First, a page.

All bark no bite..

DCFem36 wrote:

I am having an issue I hope you can help with.  I have a really good guy friend who is a disaster.  He’s almost 30 and still has horrible dating luck (I actually thought he was gay for awhile because he’d always say he’d lost interest in a woman, but I just found out it turned out THEY lost interest in him..), he is a slob, and he can’t seem to get his life in order.  He keeps reminiscing about his high school days and about how great everything was, but it seems like he can’t let go of the past and look to the future, and it’s really hurting his chances in finding the right person.  Women want a guy that has his sh*t together.  We don’t want to be someone’s mom or deal with someone that refuses to grow up and be responsible.  How do I make him see this?


Disney's Peter with the Lost Boys
"Tights. The manly version of being feminine..really."


I get emails like this regularly and I’ve answered some right here on the blog, but I’ll go over it again.  It’s really hard to make this kind of person see the error of their ways, but if you want your friend to be successful, you’ll need to be persistent.  I’ve known my fair share of “Peter Pan people” in my day (people that have difficulty accepting the responsibilities and duties associated with adulthood), and it can be frustrating to see them fail at being an adult over and over again. You could spend years fine tuning every aspect of their life (trust me, it’s stressful), but here are the 4 things you’ll want to stress with your friend:

1.  Organization is key.  Clean house, clean clothes, clean life.  Life past college is not lived in a pile of dirty clothing and pop cans.

2.  Health is essential.  There are a few women out there that will go for a guy and not pay any attention to how he looks.  Those types of women are rare past the age of 25.  Your friend needs to get healthy and stay that way to make himself more marketable to women that he may be attracted to.  Women want to invest time with a guy that will be around for awhile, not one that will knock off at 35 due to heart disease or lung/liver cancer.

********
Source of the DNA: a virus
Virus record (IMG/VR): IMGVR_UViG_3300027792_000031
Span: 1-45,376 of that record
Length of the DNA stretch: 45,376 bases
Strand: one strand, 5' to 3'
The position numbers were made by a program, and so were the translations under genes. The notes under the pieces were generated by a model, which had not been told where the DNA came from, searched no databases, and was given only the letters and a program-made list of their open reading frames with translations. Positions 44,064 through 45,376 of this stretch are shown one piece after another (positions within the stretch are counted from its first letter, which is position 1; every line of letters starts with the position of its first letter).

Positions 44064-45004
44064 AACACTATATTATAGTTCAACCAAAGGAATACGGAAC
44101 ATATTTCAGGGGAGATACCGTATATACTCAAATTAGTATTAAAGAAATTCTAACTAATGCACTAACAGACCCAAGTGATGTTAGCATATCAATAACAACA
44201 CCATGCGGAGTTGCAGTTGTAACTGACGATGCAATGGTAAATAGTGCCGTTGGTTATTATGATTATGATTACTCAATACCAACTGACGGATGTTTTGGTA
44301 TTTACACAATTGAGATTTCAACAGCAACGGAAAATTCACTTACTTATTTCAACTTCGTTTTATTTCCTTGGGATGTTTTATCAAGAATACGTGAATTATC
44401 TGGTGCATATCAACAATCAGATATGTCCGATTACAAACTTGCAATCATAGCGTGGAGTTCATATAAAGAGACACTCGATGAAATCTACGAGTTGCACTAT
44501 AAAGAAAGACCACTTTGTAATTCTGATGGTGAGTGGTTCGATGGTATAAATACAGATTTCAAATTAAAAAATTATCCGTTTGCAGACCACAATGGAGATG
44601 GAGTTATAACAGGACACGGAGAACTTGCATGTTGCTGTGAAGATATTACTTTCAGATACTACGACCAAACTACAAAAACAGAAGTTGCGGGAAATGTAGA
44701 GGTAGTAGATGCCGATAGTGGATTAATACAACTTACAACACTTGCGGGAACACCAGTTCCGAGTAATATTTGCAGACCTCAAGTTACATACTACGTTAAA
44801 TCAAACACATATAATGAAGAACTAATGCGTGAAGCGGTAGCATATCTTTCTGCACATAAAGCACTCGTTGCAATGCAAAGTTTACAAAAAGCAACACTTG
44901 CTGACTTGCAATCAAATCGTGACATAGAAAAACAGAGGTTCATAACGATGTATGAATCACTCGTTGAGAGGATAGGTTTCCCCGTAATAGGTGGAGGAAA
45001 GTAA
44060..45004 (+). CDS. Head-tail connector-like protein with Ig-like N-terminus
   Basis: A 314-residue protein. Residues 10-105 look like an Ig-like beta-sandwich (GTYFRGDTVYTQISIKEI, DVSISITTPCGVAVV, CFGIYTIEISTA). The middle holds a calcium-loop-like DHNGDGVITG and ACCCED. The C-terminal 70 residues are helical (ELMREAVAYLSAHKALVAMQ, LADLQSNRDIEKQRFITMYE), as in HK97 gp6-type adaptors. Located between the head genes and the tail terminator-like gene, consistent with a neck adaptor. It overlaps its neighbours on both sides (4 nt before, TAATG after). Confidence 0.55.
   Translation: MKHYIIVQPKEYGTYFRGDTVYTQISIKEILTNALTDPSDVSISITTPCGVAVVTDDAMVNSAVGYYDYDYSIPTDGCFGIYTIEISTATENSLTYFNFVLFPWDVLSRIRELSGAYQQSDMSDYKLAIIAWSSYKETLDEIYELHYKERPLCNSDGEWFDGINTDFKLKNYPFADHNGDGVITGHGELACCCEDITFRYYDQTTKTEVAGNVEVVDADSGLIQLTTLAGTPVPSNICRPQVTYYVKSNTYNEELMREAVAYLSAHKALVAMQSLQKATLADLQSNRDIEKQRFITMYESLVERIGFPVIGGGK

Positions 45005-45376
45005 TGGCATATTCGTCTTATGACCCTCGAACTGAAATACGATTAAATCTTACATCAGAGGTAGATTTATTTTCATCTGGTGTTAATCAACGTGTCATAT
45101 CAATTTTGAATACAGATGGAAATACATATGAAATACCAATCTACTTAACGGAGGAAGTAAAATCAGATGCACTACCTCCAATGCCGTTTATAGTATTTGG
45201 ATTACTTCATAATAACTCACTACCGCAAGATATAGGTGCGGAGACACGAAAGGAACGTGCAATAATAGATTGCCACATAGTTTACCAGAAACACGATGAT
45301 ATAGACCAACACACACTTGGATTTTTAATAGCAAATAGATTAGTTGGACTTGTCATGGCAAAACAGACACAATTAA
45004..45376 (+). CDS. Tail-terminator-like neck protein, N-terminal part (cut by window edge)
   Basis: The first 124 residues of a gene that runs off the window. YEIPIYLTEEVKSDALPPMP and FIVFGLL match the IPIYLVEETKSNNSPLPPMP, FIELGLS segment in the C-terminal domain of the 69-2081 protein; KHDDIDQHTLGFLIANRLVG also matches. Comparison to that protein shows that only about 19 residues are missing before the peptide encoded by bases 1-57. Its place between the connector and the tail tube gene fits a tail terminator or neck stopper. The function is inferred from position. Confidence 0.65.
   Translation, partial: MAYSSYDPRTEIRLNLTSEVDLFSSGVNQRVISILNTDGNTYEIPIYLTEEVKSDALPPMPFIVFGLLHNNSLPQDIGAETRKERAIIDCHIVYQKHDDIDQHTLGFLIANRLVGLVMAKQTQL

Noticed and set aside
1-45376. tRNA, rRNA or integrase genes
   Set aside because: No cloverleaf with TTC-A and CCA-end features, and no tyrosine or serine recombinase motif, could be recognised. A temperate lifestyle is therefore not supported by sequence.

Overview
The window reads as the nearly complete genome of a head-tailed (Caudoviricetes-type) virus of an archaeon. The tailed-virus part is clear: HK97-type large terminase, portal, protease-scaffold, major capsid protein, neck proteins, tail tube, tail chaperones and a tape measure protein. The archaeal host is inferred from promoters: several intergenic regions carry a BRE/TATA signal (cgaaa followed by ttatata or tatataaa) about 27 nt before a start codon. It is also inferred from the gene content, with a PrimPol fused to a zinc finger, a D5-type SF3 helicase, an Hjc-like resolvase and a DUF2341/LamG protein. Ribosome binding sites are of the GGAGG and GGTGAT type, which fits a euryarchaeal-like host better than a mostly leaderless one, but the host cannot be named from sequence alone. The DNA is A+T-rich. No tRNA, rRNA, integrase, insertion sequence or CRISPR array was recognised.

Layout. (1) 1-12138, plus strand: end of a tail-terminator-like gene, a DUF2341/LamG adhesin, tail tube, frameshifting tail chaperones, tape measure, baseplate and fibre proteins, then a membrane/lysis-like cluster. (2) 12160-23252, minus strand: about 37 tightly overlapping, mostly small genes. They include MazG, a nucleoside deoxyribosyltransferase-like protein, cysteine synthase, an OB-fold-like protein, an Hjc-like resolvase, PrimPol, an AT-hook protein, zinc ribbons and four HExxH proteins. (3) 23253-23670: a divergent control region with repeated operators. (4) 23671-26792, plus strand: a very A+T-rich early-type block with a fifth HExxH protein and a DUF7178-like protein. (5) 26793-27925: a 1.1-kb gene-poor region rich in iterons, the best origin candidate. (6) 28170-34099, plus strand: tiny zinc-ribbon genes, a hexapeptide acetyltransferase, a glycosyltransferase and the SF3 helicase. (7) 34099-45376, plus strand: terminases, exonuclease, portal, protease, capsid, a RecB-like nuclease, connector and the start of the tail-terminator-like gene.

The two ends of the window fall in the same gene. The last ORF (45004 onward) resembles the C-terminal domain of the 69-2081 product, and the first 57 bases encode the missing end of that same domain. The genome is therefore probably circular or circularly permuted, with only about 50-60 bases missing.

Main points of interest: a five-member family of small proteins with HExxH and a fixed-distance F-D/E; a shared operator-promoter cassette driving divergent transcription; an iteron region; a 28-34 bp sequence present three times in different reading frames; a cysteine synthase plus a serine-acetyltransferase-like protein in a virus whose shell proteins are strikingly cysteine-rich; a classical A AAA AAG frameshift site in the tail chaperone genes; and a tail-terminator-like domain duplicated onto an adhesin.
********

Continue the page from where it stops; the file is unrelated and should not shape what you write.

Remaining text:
3.  Responsibility rules.  Pay your bills, follow through on things you say you’ll do, and make sure you put your priorities in order.  Financial, family, educational, and career responsibilities come before the other fun stuff.  It HAS to be that way, so it’s best to learn it now.

4.  Plant your roots.  Figure out who you are and where you fit in this world and walk that path.  If you’re the “project guy” after the age of 30, you’re doing it wrong.  You shouldn’t always be coming up with a new money-making plan, you shouldn’t have no idea what you want from life, and you should already know who you are and what you have to offer in a relationship.  If your friend isn’t there, get him there.

Encourage your friend to always seek personal improvement in these categories.  It may be hard to NOT sound like you’re harping on him, but you need to try to approach it from a positive perspective and reward the positive, while discussing the negative in a way that makes him understand that he still needs work in some areas.  Let him know that your friendship is important and you don’t want to see him waste away his potential.  If he still doesn’t want to change after a few years, maybe you’re better off backing away and letting him fall down.  Maybe he’ll figure things out on his own.
Good luck!